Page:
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It is with deep sorrow that we share news about the most magnificent wolf we have ever known. Atka died in his sleep early this morning; he was 16 years old.

His passing was painless and peaceful with his family surrounding him. While Atka leaves a hole in our lives so big that words can’t describe it, his impact on wolf conservation persists and can not be overstated.

Atka is an Inuit name meaning guardian spirit, and his brilliant spirit lives on in those whose hearts he warmed, minds he opened, and souls he touched.

He instilled compassion, understanding, and awareness to the hundreds of thousands of people he met over his storied career. We will be better and do better because Atka lived. He will empower us to continue the fight to safeguard the wild legacy he leaves behind.

Thank you, Atka. We’ll never stop loving you.

A memorial to celebrate the life of Atka will be announced later this week.

Thank you so much for your support,

Wolf Conservation Center Family

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Rediscovering species once thought to be extinct or on the edge of extinction is rare. Red wolves have been extinct along the Gulf Coast region since 1980, with their last populations found in coastal Louisiana and Texas.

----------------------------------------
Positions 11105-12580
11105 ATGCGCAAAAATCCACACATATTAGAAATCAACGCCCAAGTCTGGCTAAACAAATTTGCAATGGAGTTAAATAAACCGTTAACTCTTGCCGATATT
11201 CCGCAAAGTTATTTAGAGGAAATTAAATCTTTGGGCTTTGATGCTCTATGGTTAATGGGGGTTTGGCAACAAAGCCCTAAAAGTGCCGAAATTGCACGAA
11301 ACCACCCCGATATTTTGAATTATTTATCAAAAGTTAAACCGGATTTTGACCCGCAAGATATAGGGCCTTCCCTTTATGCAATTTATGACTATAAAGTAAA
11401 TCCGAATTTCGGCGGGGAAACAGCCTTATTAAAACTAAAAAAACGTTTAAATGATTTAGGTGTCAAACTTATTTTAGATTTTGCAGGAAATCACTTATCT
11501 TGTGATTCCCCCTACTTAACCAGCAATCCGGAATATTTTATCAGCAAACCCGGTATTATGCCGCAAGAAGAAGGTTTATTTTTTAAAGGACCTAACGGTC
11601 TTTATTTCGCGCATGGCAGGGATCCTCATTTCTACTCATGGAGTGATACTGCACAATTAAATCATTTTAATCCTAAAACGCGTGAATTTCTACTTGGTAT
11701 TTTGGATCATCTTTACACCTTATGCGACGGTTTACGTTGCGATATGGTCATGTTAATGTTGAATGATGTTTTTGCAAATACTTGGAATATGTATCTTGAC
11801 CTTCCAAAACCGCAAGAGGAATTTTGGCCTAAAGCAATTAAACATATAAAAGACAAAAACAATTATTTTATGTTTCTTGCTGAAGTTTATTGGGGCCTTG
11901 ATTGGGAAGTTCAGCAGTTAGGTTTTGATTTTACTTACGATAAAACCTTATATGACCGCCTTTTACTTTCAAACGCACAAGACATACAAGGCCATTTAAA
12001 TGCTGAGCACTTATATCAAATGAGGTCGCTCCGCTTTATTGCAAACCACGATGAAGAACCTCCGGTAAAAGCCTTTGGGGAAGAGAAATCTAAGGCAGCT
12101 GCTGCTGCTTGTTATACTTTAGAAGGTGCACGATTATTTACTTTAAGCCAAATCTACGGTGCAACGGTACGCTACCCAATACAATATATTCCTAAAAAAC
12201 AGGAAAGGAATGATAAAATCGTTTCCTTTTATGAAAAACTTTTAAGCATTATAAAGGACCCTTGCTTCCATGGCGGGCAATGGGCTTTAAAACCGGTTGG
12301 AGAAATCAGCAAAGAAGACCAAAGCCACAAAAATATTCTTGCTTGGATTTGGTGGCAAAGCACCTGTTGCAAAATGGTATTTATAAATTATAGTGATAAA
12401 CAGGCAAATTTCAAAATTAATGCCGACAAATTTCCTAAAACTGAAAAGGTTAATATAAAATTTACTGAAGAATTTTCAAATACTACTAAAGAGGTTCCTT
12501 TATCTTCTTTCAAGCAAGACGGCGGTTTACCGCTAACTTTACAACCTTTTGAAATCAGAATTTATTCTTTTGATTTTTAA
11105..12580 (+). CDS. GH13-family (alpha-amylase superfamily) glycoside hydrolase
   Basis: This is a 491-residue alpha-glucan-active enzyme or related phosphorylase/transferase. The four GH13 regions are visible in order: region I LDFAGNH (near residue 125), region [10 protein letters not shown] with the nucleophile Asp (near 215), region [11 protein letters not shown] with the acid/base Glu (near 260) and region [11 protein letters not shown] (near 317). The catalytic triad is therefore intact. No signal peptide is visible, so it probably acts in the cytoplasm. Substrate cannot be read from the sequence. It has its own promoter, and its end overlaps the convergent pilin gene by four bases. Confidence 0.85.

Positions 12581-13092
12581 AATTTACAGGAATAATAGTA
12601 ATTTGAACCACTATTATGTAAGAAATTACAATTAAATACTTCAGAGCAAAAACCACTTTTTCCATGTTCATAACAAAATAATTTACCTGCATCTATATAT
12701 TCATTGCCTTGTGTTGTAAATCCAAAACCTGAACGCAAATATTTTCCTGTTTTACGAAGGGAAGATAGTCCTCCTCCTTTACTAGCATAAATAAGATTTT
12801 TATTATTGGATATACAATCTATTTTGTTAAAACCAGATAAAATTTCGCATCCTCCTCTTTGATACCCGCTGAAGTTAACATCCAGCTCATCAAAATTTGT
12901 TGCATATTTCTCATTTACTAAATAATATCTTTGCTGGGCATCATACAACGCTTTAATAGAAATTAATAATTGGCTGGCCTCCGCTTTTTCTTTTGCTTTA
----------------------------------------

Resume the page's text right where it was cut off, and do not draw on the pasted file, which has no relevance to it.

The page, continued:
In a new paper, researchers report the rediscovery of red wolf ghost alleles in a canid population on Galveston Island, Texas.

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Washington Department of Fish and Wildlife (WDFW) has confirmed they killed a juvenile member of the Old Profanity Territory (OPT) pack.

The young wolf, weighing 50 pounds, was spotted and killed from a helicopter on September 16.

The kill order was issued following livestock depredations on public lands.

Beyond being cruel and in violation of the desires of a majority of Americans, lethal action (i.e., killing wolves) is not working.

The OPT wolves reside on land that was once home to the Profanity Peak pack, a family that was obliterated by WDFW officials in 2016. Their goal was to stop livestock attacks in the area despite scientific studies suggesting killing wolves can increase the risk of conflict, rather than a decrease. Two years later, WDFW is killing wolves in the same area.

WDFW has been killing wolves over three consecutive years as a solution, yet depredations on livestock continue.

Is it time for WDFW to listen to science and the desires of the American public and stop killing wolves, state-endangered wolves no less, to benefit the profit margins of a private business?

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